News

Delay in nurses’ pay rise confirmed in letter from health and social care secretary

RCN says government is dragging out the process and nurses should not have to wait
Picture shows a young woman looking in her purse, which appears empty

RCN says government is dragging out the process and nurses should not have to wait

A decision on a pay rise for nurses will be left in limbo until the end of next spring, a letter by health and social care secretary Matt Hancock confirms.

In the letter to the NHS Pay Review Body , which advises the government on pay for Agenda for Change staff employed in the NHS, Mr Hancock emphasised affordability and invited a report back by next May.

No

RCN says government is dragging out the process and nurses should not have to wait

Picture shows a young woman looking in her purse, which appears empty
Picture: iStock

A decision on a pay rise for nurses will be left in limbo until the end of next spring, a letter by health and social care secretary Matt Hancock confirms.

In the letter to the NHS Pay Review Body, which advises the government on pay for Agenda for Change staff employed in the NHS, Mr Hancock emphasised affordability and invited a report back by next May.

‘No way to treat NHS staff still working through a pandemic’

The letter said: ‘The affordability of pay recommendations will have to be considered within the context of the significant financial and economic pressures that have resulted from the COVID-19 pandemic, both within the NHS and wider public finances.’

Commenting on the letter, RCN general secretary Dame Donna Kinnair said many nursing staff are worse off now than they were ten years ago and that a significant pay rise is needed to reflect the skills and value of the profession.

Professor Kinnair said: ‘The government seems intent on dragging it out even longer. Nursing staff should not have to wait for a pay rise. This is no way to treat NHS staff still working through a pandemic.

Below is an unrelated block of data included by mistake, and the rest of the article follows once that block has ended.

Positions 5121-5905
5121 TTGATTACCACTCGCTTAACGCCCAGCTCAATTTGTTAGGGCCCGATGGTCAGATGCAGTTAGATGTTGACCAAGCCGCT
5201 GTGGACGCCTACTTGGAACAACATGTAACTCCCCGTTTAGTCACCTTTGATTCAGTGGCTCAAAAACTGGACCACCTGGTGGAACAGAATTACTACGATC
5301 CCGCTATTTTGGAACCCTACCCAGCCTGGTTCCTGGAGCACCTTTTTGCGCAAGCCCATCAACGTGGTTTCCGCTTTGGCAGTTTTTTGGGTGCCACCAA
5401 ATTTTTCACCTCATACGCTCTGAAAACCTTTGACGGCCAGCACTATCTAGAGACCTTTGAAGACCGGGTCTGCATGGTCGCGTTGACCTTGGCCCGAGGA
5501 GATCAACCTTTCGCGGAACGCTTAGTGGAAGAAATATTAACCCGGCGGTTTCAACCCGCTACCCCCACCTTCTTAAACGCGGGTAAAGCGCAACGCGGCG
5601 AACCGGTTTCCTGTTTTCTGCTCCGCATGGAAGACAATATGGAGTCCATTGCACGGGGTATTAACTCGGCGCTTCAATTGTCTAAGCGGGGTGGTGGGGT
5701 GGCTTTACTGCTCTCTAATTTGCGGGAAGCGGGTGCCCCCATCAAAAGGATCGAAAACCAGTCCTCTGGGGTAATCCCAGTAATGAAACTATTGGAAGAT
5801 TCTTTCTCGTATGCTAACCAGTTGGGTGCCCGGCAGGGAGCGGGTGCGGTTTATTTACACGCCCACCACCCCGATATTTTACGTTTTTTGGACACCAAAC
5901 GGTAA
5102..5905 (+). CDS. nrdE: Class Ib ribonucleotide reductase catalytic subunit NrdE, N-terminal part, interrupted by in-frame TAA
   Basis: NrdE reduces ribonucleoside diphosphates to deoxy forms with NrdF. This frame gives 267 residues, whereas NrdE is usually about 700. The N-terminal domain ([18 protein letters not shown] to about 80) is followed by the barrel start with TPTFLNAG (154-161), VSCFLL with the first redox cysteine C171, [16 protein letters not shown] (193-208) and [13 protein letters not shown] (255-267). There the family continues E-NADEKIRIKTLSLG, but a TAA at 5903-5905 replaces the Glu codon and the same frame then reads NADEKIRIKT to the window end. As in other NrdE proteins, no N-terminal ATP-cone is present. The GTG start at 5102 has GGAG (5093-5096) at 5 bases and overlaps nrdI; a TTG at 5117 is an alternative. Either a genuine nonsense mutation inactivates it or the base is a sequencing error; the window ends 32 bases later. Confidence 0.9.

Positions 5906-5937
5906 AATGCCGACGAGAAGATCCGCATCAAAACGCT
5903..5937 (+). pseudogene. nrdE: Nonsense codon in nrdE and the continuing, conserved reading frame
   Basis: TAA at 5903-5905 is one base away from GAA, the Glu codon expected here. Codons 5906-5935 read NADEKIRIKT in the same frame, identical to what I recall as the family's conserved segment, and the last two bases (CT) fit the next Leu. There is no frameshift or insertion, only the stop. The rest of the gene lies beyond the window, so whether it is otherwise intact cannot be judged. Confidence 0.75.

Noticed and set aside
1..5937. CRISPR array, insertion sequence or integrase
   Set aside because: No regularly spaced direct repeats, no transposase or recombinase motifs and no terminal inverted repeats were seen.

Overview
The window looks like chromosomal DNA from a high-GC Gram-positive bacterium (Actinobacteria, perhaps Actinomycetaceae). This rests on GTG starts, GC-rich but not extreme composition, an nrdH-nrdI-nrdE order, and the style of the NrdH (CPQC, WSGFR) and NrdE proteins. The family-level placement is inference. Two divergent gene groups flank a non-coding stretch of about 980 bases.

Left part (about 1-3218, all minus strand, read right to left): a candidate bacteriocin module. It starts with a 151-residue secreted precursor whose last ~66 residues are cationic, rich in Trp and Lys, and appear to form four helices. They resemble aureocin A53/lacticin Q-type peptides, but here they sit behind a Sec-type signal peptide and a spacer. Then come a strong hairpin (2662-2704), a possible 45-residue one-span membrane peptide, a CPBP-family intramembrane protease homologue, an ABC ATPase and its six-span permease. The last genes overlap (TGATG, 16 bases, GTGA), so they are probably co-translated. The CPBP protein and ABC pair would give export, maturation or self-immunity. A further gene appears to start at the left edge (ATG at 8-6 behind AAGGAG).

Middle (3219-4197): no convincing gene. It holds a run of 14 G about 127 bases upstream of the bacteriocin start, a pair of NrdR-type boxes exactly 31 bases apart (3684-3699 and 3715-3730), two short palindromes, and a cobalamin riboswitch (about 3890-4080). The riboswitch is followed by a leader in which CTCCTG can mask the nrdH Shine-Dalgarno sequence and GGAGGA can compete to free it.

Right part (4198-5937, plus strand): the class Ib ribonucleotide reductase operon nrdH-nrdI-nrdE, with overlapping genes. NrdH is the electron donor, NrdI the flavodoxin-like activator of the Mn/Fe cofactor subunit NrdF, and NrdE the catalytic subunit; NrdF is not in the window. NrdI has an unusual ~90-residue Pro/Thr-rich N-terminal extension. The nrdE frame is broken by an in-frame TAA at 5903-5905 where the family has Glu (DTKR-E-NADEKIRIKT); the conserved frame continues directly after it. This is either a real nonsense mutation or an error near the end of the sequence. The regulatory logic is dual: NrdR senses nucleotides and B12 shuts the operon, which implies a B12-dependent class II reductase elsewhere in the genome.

‘At a time when many experienced nurses are burned out, exhausted and considering leaving the career they love, the link between unfair pay, staffing levels and patient safety is stark. A pay increase is vital so that existing staff stay in post and the health service is able to begin to fill the tens of thousands of nursing vacancies.’

NHS staff exempt from pause on pay rises for public sector workers

Confirmation of the delay also generated criticism online, with one comment on Nursing Standard’s Facebook page contrasting pay rises for nurses and politicians: ‘The independent pay review body set up by the government to assess their pay rises has recommended that politicians should receive a £3,000 pay rise. They did not recommend that those same politicians should wait until next summer.’

A spokesperson for the Department of Health and Social Care stressed that NHS staff will be exempt from the temporary pause on pay rises for public sector workers. They said more than one million NHS staff are benefiting from deals that have delivered pay rises of over 12% for newly qualified nurses and 8.2% for junior doctors.


Find out more

NHS Pay Review Body remit letter: 2021 to 2022 (DHSC)


In other news

Sign up to continue reading for FREE

OR

Subscribe for unlimited access

Enjoy 1 month's access for £1 and get:

  • Full access to cancernursingpractice.com
  • Bi-monthly digital edition
  • RCNi Portfolio and interactive CPD quizzes
  • RCNi Learning with 200+ evidence-based modules
  • 10 articles a month from any other RCNi journal

This article is not available as part of an institutional subscription. Why is this?

Jobs